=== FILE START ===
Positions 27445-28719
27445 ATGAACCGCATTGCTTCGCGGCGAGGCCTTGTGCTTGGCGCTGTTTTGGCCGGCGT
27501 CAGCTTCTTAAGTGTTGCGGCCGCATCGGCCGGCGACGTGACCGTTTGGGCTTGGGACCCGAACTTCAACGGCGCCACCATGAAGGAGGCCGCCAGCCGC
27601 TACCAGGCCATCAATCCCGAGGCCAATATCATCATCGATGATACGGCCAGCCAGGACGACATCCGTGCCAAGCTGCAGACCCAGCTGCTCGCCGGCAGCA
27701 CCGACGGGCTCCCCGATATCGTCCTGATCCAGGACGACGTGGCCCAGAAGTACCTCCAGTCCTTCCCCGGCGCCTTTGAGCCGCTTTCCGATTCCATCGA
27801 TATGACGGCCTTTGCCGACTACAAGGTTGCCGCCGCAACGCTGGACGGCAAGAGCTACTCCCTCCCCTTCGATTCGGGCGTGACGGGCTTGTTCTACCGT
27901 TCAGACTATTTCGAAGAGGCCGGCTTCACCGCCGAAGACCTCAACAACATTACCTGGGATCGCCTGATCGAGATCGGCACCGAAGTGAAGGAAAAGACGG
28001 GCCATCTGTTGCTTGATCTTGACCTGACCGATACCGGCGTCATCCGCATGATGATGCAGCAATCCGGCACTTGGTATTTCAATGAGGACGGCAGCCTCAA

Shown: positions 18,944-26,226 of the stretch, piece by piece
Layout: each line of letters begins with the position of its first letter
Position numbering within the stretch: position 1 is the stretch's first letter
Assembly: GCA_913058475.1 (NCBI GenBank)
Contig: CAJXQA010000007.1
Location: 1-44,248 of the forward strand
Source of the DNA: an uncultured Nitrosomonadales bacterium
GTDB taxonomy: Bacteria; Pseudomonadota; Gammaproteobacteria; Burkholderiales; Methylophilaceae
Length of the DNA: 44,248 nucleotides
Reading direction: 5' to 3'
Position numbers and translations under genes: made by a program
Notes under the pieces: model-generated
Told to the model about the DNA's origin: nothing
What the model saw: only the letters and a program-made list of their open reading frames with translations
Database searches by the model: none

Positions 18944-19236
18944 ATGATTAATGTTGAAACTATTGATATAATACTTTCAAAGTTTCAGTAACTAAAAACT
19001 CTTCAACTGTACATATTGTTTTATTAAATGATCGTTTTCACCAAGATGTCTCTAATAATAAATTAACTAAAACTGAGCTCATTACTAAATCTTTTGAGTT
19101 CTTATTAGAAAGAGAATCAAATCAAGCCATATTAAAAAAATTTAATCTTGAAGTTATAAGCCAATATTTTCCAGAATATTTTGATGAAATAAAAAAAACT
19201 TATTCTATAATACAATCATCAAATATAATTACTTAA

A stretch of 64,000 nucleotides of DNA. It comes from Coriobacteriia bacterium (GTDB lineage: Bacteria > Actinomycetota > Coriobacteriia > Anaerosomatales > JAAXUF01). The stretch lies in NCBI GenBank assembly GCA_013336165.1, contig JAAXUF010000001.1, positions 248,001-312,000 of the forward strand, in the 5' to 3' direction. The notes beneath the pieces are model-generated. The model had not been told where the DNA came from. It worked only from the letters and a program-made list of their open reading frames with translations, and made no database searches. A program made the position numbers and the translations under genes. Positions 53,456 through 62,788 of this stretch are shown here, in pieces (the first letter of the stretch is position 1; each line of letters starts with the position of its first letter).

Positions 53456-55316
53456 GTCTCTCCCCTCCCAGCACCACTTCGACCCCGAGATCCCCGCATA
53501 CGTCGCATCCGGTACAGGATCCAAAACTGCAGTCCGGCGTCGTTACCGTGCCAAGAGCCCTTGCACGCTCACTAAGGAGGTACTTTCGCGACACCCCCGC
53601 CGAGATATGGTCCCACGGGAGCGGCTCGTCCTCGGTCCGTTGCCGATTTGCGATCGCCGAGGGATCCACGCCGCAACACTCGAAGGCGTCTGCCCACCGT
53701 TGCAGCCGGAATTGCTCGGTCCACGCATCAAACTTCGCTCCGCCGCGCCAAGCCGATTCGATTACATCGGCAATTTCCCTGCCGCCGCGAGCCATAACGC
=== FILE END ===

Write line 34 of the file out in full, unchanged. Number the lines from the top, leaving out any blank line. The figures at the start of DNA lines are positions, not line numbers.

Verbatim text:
53701 TGCAGCCGGAATTGCTCGGTCCACGCATCAAACTTCGCTCCGCCGCGCCAAGCCGATTCGATTACATCGGCAATTTCCCTGCCGCCGCGAGCCATAACGC